Professor of Peace Studies, University of Bradford
19 November 2015
Twelve years ago, George W Bush gave his “Mission Accomplished” speech from the flight deck of the USS Abraham Lincoln aircraft carrier, confident that the Saddam Hussein regime had been consigned to the dustbin of history, the Taliban regime had been terminated, al-Qaeda was dispersed, if not destroyed, and the desperately needed New American Century was back on track.
That’s what he thought. Instead, over the following decade, hundreds of thousands died in the wars in Iraq, Afghanistan and Libya.
In the past two years, the latest manifestation of al-Qaeda’s terrorist ideology, Islamic State, has grown apace to affect millions of people across north-east Syria and north-west Iraq, even in the face of an intensive air campaign against them. The US air war, Operation Inherent resolve, has – according to the latest figures from the US Department of Defense – involved more than 8,125 airstrikes and has hit more than 16,000 targets. An estimated 20,000 IS supporters have been killled, yet the number of fighters that IS can deploy – between 20,000 and 30,000 – is unchanged.
Moreover, the assessment of US intelligence agencies last year that 15,000 people from 80 countries had joined IS and other extreme groups has been raised to 30,000 from 100 countries.
War is good for IS. It relentlessly portrays itself as the defender of Islam under attack from crusader forces as it creates a rigid and determined caliphate, a pernicious world view hated by the overwhelming majority of Muslims – yet appealing to a tiny minority that is still worth proselytising.
Until last spring, IS concentrated primarily on developing and protecting its proto-caliphate. But it has now taken a leaf out of the old al-Qaeda book and extended its operations overseas.
This has taken two forms – developing connections with like-minded groups: whether in Libya, Nigeria, the Caucasus, Afghanistan or within the Middle East – and fostering direct attacks on the “crusaders”, whether it’s the tourists killed at the Bardo Museum and the Sousse resort in Tunisia or, more recently, on the Russian Metrojet, and during the horrific attacks in Paris.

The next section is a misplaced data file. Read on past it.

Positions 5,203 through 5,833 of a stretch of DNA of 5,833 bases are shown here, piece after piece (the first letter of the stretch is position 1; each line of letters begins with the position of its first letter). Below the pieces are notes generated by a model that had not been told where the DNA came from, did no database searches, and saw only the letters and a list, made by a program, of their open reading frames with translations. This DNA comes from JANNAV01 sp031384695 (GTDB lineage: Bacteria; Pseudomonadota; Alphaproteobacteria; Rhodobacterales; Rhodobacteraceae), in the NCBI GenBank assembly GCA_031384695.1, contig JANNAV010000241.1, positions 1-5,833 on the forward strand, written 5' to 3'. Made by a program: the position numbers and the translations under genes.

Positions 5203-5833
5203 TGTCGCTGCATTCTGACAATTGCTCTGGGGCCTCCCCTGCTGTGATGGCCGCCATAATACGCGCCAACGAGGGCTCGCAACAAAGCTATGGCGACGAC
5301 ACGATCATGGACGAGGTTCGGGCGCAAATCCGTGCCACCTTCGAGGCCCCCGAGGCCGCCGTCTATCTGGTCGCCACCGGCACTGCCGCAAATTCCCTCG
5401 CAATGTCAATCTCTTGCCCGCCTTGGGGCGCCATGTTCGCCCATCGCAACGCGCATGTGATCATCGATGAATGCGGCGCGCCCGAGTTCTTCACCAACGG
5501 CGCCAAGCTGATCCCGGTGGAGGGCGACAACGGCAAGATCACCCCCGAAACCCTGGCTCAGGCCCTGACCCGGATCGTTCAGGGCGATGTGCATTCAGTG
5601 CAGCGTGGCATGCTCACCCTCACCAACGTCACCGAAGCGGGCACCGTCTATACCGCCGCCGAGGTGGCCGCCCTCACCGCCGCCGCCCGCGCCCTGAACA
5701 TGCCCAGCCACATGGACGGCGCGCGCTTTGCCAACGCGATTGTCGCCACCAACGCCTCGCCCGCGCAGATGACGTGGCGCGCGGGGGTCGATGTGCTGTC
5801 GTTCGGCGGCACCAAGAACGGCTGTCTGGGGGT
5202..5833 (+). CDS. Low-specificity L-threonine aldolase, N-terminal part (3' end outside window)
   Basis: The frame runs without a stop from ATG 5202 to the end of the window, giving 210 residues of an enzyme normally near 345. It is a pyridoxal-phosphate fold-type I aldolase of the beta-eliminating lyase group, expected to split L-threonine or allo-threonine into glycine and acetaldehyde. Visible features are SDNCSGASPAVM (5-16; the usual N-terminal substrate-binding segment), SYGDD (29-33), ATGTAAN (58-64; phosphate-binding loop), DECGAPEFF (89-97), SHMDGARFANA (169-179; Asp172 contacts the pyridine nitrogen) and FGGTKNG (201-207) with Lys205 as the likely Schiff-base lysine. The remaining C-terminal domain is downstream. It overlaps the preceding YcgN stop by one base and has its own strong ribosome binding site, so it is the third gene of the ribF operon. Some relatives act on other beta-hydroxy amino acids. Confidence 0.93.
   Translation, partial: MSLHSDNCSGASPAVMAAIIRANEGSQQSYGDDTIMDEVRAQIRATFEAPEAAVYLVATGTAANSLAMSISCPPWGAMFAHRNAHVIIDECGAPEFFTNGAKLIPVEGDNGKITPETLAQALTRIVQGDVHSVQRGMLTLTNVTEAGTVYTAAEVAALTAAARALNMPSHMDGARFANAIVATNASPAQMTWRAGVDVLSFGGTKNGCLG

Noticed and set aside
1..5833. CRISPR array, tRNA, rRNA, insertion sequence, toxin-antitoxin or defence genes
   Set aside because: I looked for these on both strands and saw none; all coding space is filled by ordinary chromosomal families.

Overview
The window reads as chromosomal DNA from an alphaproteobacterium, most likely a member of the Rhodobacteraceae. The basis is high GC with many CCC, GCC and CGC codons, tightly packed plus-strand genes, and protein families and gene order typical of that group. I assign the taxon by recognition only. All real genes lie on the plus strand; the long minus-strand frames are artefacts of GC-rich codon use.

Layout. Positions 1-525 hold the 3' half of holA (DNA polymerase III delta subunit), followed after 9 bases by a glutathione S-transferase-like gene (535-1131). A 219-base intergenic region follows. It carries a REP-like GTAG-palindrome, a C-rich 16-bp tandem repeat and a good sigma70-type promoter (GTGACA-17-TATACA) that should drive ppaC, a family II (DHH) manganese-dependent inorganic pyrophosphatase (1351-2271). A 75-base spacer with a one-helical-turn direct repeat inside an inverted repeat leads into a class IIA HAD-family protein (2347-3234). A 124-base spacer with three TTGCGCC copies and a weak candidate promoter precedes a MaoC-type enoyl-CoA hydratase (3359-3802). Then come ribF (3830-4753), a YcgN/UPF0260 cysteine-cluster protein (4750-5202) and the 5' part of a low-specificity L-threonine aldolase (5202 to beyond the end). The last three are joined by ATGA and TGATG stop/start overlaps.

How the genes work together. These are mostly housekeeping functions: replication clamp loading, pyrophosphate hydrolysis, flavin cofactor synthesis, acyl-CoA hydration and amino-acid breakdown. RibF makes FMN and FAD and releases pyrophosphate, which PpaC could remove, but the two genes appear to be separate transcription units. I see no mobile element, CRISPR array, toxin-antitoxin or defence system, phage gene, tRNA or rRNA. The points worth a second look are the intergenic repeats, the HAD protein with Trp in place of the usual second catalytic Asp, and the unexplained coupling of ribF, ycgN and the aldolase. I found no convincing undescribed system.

As IS no doubt hoped, France has reacted with renewed air strikes in Syria, and across the West there is talk of an expanded air war and even the use of ground troops. This will be music to the ears of the IS leadership. Some of them will be killed but what does that matter when they are part of a divine plan? Moreover, if their acolytes can carry out more attacks then there is a real chance of rampant Islamophobia evolving rapidly in France and elsewhere, with all the recruitment potential that it provides.
What should the West do?
If we follow the logic of IS wanting war and suggest quietly that it might not be a good idea, then the inevitable response is: “What should we do?”. It is not enough to say, for example, that we should not have invaded Iraq in the first place, true though that is. There are, though, some clear steps that can be taken to start the multi-year process of curbing IS.
An early priority is putting far greater emphasis on ending the Syrian civil war, the necessary precursor to constraining IS in Syria. There are some small signs of progress here with the two recent meetings in Vienna involving all the proxies to the war including Russia, Iran and Saudi Arabia. But the process must be accelerated and, however difficult, Assad and key militia leaders must somehow be engaged. It is the most difficult of all the tasks and will require the best skills of highly competent conflict resolution specialists.
Close behind that in importance will be a huge and immediate effort to aid the 3m or more refugees from Syria and Iraq, principally in Jordan, Lebanon and Turkey, many of them facing an appalling winter while the UNHCR and other agencies struggle to provide support. The core motive must be humanitarian – but if help is not provided, these camps also will provide a remarkable recruiting ground for IS.
A third element is to work as hard as possible to encourage the Abadi government in Baghdad to reach out to the Sunni minority, especially in those many parts of Iraq where persistent neglect of that minority is helping maintain support for IS.
Finally, there is the issue of the expansion of IS, not least in Libya. The need to support UN attempts to bring stability to that country is urgent yet seriously lacking at present.
In this context, perhaps the most urgent need for any state seriously interested in preventing the further growth of extreme Islamist movements is to foster a change in the repressive policies of the Sisi government in Egypt. With more than 1,000 Muslim Brotherhood supporters killed and well over 10,000 imprisoned, many under sentence of death, this is the one country that is ripe for Islamist expansionism.
None of these measures provides anything like a full answer to the many challenges of IS but they collectively point us in a different direction. We have recently entered the 15th year of what used to be called the “War on Terror” – and that war is about to intensify with little thought about the long-term effects or the reasons for past failures. If we do not take a new direction then we should prepare for a 30-year war.